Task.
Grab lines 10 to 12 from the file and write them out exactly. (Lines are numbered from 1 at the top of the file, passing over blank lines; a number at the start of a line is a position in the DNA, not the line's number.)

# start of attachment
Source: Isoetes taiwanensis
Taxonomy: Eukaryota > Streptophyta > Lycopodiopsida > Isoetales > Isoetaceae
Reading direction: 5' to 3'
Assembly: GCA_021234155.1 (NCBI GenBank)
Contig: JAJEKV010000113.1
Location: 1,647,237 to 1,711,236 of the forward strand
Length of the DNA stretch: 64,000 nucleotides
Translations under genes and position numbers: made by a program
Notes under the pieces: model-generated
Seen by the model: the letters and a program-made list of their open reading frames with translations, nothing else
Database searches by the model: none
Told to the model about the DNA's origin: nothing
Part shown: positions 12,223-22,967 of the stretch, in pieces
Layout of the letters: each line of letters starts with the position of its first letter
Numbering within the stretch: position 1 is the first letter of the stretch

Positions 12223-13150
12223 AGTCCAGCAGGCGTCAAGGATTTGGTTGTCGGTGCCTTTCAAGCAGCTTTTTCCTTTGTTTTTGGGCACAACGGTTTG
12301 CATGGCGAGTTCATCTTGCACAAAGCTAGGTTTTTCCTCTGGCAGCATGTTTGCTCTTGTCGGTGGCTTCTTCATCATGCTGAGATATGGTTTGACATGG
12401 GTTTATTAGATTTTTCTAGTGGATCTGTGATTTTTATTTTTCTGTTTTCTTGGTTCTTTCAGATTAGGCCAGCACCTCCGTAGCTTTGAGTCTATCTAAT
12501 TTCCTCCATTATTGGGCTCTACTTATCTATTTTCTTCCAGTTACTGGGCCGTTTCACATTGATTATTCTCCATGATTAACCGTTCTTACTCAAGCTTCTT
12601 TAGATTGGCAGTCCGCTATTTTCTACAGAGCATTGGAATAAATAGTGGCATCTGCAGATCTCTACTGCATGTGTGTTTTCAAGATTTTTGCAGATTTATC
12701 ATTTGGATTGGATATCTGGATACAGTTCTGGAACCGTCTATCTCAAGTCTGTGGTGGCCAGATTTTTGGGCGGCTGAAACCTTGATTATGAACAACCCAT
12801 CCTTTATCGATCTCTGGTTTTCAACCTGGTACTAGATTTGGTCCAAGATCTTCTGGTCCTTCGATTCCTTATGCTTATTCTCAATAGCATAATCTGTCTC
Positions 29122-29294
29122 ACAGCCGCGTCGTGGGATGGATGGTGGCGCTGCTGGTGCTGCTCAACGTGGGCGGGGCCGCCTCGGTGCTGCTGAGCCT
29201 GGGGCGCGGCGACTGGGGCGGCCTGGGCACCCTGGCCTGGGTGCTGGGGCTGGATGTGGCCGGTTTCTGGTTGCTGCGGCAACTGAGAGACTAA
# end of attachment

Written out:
Seen by the model: the letters and a program-made list of their open reading frames with translations, nothing else
Database searches by the model: none
Told to the model about the DNA's origin: nothing